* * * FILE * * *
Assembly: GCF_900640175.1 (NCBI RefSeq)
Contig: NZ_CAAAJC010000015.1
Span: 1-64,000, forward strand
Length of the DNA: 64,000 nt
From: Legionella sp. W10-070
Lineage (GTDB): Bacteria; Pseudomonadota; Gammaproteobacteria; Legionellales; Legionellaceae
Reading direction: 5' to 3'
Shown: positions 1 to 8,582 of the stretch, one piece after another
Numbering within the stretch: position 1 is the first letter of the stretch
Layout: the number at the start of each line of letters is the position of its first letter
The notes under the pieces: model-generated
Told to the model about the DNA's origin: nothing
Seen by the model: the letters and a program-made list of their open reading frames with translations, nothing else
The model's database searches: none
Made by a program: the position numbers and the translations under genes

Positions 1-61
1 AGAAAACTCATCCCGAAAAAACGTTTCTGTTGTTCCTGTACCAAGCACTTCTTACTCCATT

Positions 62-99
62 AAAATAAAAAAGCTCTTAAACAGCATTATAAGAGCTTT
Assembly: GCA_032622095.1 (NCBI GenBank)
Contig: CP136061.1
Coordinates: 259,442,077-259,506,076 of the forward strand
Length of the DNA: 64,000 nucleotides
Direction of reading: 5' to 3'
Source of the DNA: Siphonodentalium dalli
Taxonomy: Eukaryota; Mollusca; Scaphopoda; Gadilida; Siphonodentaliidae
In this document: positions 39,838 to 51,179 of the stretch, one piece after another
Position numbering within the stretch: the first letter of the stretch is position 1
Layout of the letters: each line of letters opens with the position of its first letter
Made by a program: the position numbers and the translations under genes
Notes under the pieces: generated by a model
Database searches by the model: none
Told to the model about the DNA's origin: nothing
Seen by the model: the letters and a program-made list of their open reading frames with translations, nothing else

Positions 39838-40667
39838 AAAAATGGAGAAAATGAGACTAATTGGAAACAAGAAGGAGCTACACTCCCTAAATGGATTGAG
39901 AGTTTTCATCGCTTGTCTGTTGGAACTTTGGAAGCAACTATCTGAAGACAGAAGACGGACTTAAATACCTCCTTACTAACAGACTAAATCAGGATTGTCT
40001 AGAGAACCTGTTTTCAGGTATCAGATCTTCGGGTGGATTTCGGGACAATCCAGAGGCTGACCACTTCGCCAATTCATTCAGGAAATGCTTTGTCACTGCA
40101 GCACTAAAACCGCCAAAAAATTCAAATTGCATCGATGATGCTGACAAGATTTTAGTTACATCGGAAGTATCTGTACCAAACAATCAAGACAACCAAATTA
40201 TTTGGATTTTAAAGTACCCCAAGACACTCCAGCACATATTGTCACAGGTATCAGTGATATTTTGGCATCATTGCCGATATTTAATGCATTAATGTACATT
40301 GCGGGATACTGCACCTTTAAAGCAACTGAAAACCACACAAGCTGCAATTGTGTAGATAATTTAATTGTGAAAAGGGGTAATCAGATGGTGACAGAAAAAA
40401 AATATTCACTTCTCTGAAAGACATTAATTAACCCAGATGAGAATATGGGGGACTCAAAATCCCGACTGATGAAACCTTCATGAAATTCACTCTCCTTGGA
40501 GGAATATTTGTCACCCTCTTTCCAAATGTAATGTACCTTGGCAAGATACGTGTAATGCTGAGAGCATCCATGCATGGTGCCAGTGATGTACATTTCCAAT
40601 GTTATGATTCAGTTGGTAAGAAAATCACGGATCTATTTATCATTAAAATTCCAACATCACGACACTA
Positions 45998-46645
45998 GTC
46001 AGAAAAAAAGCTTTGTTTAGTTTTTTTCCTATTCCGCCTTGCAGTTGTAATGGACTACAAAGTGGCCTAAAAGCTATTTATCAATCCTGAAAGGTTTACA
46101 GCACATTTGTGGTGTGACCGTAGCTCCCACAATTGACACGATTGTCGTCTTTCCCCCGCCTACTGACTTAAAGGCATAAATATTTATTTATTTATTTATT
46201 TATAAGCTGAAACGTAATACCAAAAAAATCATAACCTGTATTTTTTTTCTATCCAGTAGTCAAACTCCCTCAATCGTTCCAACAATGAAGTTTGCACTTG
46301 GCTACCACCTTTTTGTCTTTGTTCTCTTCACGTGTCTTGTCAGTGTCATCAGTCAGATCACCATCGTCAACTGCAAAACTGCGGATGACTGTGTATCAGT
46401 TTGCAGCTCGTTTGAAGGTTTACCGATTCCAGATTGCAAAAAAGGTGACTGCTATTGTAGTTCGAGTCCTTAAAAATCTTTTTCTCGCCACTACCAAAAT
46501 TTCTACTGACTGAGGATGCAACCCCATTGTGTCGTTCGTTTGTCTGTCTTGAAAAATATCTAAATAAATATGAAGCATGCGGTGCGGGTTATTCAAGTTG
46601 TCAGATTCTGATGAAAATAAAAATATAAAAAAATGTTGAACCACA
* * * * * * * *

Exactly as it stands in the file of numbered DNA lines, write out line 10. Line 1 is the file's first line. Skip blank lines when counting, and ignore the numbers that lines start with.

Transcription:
Layout: the number at the start of each line of letters is the position of its first letter